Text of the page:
The proposals in the Extended Producer Responsibility (EPR) consultation on business waste are anti-competitive and will force successful recycling businesses into administration, The Recycling Association has warned.
While supporting the overall principles of EPR, and the idea that producers of waste should fund the collection and recycling of materials as proposed under the consultation, The Recycling Association said it is hugely concerned about what the business waste proposals will mean for many of its members.
The Recycling Association chief executive Simon Ellin said: “There is much that we support in this consultation including producers paying for local authority collections, improving the quality of material collected and investment in recycling infrastructure.
“But the proposals on business waste are anti-competitive and risk decimating currently successful and sustainable businesses that collect and recycle business waste.
“There is a very strong argument that waste management costs are currently dealt with by businesses as part of their day-to-day operations and it would make sense for this to continue in most circumstances.
“Rather than tearing up the existing system, we should make it more effective by legislating and regulating for businesses to separate materials in order to promote high quality recycling.
“We need a nip and tuck, not a revolution. If you take cardboard, circa 80% of the cardboard is already recovered and the fibre we get from businesses tends to be very high quality. We don’t need to start all over again, but build on what we already have to collect more. Business collections are already a mature and successful market that encourages innovation. It is not a broken system like household that requires reform.
“Why should we transfer £1.5 billion in costs (Defra figures) to producers for marginal gain that has the effect of wiping out recycling businesses but benefits local authorities? The Government should be supporting the free market in the collection and recycling of business waste, not state control of the market funded by producers.”
Under the three options proposed by Defra in the consultation for business waste, there would be intervention by the proposed Scheme Administrator in the market. In the most extreme parts of these proposals, commercial recycling and waste businesses would lose control of the material. Instead, compliance schemes or the Scheme Administrator would handle the material, despite having no expertise in doing this.
Additionally, Defra has also proposed creating commercial zones for waste collection later this decade, and again this is opposed by The Recycling Association.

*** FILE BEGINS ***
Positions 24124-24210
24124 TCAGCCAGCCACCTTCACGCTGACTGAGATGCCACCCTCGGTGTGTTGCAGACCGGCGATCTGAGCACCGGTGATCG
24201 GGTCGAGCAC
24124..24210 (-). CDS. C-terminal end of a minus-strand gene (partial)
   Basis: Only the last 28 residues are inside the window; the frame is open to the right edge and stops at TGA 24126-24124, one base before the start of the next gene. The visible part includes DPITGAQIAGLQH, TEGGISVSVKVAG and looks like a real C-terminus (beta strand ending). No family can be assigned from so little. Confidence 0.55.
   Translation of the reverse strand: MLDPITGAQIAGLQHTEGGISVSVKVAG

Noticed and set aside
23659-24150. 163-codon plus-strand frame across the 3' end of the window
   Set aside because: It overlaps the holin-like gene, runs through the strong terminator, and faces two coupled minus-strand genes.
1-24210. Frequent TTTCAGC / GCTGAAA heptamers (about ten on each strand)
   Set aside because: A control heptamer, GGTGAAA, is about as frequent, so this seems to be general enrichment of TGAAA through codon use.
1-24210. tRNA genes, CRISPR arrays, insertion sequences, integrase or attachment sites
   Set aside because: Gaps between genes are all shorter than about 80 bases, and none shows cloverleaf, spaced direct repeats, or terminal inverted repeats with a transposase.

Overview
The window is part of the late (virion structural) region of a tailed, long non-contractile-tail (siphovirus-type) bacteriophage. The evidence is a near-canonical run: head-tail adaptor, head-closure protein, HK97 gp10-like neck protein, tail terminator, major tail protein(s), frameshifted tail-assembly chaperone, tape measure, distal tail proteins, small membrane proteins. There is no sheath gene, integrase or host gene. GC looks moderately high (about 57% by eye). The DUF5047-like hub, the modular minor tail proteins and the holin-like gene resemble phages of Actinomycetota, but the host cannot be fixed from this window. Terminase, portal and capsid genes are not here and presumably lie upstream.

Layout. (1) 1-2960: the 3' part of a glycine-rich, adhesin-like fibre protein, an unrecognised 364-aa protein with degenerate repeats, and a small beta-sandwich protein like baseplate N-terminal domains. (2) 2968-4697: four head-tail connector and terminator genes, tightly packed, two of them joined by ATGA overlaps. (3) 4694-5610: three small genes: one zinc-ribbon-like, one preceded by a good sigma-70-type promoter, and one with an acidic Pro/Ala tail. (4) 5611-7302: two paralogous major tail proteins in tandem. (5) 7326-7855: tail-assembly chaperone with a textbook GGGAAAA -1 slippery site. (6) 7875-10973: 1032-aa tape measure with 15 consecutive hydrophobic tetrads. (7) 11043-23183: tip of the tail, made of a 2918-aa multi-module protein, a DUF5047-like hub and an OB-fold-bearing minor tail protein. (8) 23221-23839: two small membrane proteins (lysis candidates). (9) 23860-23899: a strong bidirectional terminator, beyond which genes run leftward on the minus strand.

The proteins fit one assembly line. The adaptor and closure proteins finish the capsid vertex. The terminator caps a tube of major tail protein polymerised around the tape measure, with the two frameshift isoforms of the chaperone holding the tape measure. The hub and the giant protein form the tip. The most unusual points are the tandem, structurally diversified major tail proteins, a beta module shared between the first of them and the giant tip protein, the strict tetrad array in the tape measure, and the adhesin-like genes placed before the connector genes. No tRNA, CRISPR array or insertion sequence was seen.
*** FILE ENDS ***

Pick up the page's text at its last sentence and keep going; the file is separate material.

Simon Ellin added: “We continue to believe that a free market approach is the best solution for efficient and sustainable collections. This allows for innovation, helping to keep costs low for producers and keeping successful recycling firms in business.
“There is no good reason why recycling and waste companies of all sizes should be forced to bid for collection contracts where they have no ownership of the material. Profits are often based on the ownership of this material and sale of the processed goods. Many businesses, especially those that specialise in commercial collections will not survive these changes.
“It would also be wrong for the Government to introduce commercial and industrial collection zones. This would give local authorities the opportunity to award lucrative contracts to their in-house collection teams, while preventing businesses that serve those areas now from operating. Councils do not have the expertise in commercial and industrial waste, and their involvement is only likely to lead to increased cost and inefficiency.
“Many of these proposed measures are contrary to competition law. There is an obligation on Government not to design procurement with the intention of artificially narrowing competition by unduly favouring or disadvantaging certain economy operators. We have reminded Government of this in our submission response to the consultation.
“However, we are supportive of many of the non-business collection measures included within the consultation. We have worked constructively with trade associations from retail, manufacturing and others in our sector to come up with alternative proposals.
“As part of that, we have co-signed an Environmental Services Association coordinated letter that suggests micro-businesses that collect household-like material should be under the local authority collection regime. We also agree that more time is needed to construct a less complex business waste collection and recycling system that retains the competitive environment we have now.
“EPR is a fantastic opportunity to bring about change, improve the quality and quantity of recycling and funding of new recycling infrastructure. But this should not be at the expense of successful recycling and waste businesses that employ people, generate profits and pay taxes to the Government.”
The Recycling Association is encouraging its members, other recycling businesses and stakeholders to respond to the consultation to put their views forward.
Responses must be made by this Friday at https://consult.defra.gov.uk/extended-producer-responsibility/extended-producer-responsibility-for-packaging/.